Is there a smell better than leeks sizzling away in bacon fat?
Probably. Somewhere. Maybe.
But on a cold winter’s night, with flurries out the window and snow-capped mountains on TV, I can’t think of one.
Here’s an easy, one-pot chicken stew—a riff on Nigella Lawson’s riff on Coq au Vin—whose leeks and bacon and wine will warm both you and the house. And, like most chilis and soups and stews, it’s even better the next day, so it’ll pay toasty, savory dividends for a couple of meals.
Alsatian Chicken Stew
The specs below are for a small batch (since I received 4 drumsticks in my sharebox this week), but it easily scales up to feed a bunch of folks. You can use bone-in or boneless chicken parts (either way, dark meat’s better). If you use skin-on pieces, just know that you’ll want to sear them to get a little brown going before you add them to the stew pot. Serve in a bowl on its own, over rice or buttered noodles—or, if you’re feeling extra ambitious, over spaetzle.
- 4 chicken drumsticks or 6 chicken thighs
- 2 tbsp neutral oil
- 3 strips thick-cut bacon, roughly chopped
- 1 small leek, thinly sliced
- 1 clove garlic, chopped
- 2 bay leaves
- 3.5 oz mushrooms, sliced or torn into pieces
- 1/2 bottle (375 ml) of dry or medium-dry Riesling
- splash of heavy cream
- salt and pepper, to taste
- fresh dill to garnish
- Heat the oil in a Dutch oven, casserole, or large, high-sided fry pan. Season the chicken with a little salt and pepper. If you’re using skin-on chicken, add it to the pot and brown on all sides. Remove to a plate and set aside. If you’re using skinless, skip ahead to step 2.
- To the same pot, add the bacon pieces and fry until just crisp. Add the sliced leek and garlic. Cook, stirring frequently, until well softened (3-4 minutes).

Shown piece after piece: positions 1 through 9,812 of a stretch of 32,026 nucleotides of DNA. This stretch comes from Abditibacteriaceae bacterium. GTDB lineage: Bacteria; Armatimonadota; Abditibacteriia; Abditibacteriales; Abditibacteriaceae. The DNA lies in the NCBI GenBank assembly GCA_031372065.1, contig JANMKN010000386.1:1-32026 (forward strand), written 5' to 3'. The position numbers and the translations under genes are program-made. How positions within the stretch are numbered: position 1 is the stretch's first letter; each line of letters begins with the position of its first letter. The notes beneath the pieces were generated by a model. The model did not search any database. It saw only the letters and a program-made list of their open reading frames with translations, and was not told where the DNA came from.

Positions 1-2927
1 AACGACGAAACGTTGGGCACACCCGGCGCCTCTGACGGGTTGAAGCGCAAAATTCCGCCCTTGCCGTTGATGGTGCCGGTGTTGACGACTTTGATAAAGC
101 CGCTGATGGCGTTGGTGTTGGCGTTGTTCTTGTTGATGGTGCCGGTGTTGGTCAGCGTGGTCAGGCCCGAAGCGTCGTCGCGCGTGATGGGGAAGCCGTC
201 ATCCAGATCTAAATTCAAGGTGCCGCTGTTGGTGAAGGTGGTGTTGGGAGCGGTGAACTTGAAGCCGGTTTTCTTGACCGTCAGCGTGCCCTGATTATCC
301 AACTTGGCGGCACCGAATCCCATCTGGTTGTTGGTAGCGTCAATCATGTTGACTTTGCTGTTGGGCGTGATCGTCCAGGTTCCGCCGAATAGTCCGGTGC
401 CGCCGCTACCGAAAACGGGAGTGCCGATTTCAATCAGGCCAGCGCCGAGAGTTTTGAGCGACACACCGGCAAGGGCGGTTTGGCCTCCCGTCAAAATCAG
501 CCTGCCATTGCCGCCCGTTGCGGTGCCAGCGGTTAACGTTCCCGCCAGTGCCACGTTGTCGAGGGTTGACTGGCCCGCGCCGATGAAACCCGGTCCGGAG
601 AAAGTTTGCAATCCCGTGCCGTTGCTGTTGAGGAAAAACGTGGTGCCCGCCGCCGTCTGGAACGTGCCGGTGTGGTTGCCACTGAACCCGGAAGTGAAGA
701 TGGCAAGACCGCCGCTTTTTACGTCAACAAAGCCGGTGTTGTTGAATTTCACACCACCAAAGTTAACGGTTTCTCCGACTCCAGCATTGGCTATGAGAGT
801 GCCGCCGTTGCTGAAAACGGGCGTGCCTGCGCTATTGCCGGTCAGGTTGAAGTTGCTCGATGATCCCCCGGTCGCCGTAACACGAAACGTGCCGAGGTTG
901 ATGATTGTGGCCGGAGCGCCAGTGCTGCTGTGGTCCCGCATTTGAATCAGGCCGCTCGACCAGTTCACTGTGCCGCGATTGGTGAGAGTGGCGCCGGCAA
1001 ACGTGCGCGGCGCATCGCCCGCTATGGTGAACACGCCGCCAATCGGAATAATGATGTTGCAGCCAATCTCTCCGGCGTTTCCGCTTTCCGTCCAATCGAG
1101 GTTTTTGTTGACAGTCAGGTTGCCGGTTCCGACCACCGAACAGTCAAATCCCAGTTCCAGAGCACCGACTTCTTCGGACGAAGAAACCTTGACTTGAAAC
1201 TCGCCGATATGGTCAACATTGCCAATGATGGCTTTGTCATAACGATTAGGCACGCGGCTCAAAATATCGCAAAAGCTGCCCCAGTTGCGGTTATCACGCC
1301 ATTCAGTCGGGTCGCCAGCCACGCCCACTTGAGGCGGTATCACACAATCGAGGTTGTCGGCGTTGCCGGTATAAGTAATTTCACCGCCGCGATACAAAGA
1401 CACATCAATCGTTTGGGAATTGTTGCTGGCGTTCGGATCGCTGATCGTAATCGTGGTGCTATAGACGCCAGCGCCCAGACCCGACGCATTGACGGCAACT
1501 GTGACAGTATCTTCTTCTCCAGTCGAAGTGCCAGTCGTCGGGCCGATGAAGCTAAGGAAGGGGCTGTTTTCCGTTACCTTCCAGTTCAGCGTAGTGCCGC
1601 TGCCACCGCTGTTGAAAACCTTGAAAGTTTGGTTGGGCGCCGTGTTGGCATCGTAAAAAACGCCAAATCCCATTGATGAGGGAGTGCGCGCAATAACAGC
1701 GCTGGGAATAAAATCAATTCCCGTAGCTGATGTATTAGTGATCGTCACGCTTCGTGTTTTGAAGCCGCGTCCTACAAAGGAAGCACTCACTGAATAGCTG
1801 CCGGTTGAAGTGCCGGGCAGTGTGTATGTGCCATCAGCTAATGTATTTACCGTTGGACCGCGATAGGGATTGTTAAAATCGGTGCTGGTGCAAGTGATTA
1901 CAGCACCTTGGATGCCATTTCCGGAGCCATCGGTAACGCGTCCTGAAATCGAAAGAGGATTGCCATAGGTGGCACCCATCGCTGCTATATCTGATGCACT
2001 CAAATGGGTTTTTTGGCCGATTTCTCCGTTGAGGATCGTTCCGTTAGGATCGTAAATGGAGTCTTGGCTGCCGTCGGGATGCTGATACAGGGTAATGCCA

- Pour in a glug or two of the wine and deglaze the pan. Add the mushrooms, the bay leaves, and the rest of the wine. Return (or add) the chicken to the pot. Let everything come to a boil, then reduce the heat. Let it simmer for a good 45 minutes (maybe an hour), until the liquid thickens. Splash in a little cream and let that heat through. Taste and adjust the seasoning.
Spoon over egg noodles, spaetzle, or rice, sprinkling on a little fresh dill just before serving.
What to drink?
With the meal, we enjoyed the same wine I cooked with—the 2011 Alsace Riesling “Tradition” from Domaine Barmès-Buecher. Dynamic biodynamie pioneer François Barmès, a great friend of Moore Brothers (whose Pennsauken, New Jersey shop is kind enough to employ me), was tragically killed in a bicycle accident shortly after the fruits of the 2011 harvest were in the tanks. With help from neighbors and friends (François had a lot of friends), his wife, Geneviève, and family are continuing his legacy, sharing with us beautiful, vibrant, naturally substantial wines from the mountains southwest of Colmar. This is dry Riesling, a bit fuller weight than most in its price class, sure-footed, with brilliant, life-affirming acidity.